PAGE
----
A controversial idea which was published in 2007
suggested that a large space rock may have exploded over North
America around thirteen thousand years ago.
The blast may have wiped out one of America's
first Stone Age cultures as well as the continent's big mammals
such as the mammoth and the mastodon. The blast, from a comet or
asteroid, caused a major bout of climatic cooling which may also
have affected human cultures which were emerging in Europe and
Scientists outlined their evidence at a meeting
in Mexico in late May 2007. Their evidence came from layers of
sediment at more than twenty sites across North America. These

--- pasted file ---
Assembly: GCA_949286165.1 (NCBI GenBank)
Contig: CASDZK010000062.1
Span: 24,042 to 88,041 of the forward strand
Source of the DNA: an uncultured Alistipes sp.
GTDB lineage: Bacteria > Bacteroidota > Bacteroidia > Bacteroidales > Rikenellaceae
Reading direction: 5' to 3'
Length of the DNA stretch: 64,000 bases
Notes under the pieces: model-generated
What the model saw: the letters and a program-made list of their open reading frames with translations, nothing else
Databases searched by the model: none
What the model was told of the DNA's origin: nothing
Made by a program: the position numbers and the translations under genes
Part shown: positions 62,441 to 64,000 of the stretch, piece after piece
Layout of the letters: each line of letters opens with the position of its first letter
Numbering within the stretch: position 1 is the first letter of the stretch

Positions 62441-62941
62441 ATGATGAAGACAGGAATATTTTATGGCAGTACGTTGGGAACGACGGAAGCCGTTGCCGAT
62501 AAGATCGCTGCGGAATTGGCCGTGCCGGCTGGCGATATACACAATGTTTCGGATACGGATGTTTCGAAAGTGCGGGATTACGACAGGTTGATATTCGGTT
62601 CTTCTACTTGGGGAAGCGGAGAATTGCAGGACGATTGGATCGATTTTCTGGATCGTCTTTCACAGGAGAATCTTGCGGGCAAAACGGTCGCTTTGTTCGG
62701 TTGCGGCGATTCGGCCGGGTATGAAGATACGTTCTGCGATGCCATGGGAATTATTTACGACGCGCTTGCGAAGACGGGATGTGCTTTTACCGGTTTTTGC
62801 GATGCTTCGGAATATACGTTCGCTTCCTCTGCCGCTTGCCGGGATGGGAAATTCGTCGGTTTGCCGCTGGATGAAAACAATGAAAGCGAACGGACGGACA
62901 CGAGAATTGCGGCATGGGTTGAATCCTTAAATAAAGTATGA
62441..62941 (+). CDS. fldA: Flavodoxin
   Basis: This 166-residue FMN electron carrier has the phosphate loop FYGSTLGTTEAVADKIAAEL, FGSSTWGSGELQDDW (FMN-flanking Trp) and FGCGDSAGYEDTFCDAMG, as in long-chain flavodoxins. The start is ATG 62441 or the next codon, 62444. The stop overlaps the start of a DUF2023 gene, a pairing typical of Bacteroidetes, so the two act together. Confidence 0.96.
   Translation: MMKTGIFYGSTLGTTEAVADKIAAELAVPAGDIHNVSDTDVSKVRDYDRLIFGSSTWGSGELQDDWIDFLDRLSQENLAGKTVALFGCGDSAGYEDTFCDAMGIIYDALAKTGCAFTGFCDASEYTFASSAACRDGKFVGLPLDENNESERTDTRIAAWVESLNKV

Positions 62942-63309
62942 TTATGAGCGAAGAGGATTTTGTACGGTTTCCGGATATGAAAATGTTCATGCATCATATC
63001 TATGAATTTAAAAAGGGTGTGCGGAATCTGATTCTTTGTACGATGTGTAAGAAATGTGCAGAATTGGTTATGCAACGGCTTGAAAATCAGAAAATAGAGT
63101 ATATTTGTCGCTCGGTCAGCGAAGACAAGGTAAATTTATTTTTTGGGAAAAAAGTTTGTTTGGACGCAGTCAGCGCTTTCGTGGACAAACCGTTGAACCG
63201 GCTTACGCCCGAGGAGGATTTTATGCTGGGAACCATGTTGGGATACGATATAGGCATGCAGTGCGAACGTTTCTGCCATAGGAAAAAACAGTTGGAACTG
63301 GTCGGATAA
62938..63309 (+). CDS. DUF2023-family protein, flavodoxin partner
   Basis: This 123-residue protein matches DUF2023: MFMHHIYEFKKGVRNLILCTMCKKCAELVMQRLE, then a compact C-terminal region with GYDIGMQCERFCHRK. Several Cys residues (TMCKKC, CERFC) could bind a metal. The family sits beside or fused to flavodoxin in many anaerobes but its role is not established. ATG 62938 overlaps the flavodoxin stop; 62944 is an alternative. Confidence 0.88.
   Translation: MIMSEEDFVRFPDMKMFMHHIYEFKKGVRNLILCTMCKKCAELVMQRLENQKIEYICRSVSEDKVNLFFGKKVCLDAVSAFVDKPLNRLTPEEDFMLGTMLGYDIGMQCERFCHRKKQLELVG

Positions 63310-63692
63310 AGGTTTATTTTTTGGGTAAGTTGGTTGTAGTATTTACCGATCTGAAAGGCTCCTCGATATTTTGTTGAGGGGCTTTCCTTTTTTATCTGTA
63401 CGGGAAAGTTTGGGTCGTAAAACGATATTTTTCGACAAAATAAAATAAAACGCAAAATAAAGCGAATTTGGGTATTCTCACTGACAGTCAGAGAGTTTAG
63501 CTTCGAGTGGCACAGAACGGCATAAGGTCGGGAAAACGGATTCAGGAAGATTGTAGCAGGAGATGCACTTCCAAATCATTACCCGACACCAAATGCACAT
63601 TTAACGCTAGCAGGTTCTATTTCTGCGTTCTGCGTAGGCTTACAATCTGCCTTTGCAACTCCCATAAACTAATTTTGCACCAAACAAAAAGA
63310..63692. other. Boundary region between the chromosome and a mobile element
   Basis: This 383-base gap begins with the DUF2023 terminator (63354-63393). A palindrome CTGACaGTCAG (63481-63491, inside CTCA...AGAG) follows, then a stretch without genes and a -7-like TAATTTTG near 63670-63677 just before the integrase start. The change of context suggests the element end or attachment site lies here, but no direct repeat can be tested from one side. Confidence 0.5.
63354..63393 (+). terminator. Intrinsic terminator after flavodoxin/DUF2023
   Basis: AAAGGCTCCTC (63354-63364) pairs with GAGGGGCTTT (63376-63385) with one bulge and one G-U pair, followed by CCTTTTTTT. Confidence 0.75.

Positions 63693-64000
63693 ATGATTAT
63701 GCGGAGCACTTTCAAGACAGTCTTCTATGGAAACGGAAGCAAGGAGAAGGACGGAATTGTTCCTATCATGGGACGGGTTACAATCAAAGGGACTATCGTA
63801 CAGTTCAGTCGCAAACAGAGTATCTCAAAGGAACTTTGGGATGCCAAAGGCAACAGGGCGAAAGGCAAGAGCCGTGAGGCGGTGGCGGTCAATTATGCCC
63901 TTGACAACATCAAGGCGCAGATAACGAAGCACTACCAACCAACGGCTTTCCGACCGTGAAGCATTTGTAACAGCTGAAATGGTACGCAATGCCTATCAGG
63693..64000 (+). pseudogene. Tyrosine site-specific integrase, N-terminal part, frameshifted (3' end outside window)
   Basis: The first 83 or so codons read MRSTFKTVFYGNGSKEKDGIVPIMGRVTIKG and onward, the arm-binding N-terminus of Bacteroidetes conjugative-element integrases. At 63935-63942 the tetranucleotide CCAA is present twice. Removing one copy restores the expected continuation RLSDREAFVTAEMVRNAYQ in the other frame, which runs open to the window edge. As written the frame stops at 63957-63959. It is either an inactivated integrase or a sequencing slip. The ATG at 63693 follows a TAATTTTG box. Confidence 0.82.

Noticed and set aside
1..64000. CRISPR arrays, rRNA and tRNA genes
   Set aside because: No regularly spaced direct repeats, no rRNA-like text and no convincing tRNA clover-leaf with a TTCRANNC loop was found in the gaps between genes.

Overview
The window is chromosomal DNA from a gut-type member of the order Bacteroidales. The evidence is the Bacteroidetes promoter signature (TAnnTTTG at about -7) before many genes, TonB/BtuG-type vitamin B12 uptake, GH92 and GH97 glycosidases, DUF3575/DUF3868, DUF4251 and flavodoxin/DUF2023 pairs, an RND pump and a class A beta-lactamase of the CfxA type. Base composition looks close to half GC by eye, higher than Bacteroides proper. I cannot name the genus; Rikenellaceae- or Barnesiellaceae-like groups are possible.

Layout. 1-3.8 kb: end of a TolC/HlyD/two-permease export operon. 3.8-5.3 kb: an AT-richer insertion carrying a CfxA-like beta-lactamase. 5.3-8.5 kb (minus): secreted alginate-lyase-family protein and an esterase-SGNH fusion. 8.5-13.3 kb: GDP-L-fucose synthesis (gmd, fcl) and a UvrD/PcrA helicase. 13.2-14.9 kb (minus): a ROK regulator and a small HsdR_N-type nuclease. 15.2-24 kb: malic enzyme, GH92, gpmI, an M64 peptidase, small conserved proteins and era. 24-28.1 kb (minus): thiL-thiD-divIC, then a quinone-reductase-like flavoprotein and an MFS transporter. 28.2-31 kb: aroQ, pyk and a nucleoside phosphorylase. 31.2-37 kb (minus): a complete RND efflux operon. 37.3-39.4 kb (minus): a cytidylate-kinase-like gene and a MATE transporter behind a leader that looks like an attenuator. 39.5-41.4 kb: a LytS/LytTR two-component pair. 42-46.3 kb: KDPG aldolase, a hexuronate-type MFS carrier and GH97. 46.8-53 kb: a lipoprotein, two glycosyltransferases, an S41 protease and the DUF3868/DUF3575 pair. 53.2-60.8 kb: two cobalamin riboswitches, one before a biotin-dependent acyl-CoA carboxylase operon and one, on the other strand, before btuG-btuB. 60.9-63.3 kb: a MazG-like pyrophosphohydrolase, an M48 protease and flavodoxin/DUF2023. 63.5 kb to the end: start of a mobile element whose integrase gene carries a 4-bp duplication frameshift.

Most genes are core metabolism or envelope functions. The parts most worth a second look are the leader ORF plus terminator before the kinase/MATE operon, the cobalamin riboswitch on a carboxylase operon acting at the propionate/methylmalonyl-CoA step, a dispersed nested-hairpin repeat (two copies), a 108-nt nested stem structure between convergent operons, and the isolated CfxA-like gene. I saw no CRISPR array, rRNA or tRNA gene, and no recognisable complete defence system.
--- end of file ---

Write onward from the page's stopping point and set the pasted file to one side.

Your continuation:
sediments contained exotic materials: tiny spheres of glass and
carbon, ultra-small specks of diamond - called nanodiamond - and
amounts of the rare element iridium that were too high to have
originated on Earth.
All of this, they argued, pointed to the explosion
of an extraterrestrial object of up to five kilometres in width a
few years either side of 10,900 BC. No crater survives today,
possibly because the Laurentide Ice Sheet, which blanketed thousands
of square kilometres of North America during the last ice age, was
thick enough to mask the impact.
Another possibility is that the comet or asteroid
exploded in the air.
The rocks studied by the researchers had a black
layer which, they argued, was the charcoal which was deposited by
wildfires which swept the continent after the explosion. The blast
would not only have generated enormous amounts of heat that could
have given rise to wildfires, but could also brought about a period
of climate cooling which lasted a thousand years - an event known
as the Younger Dryas.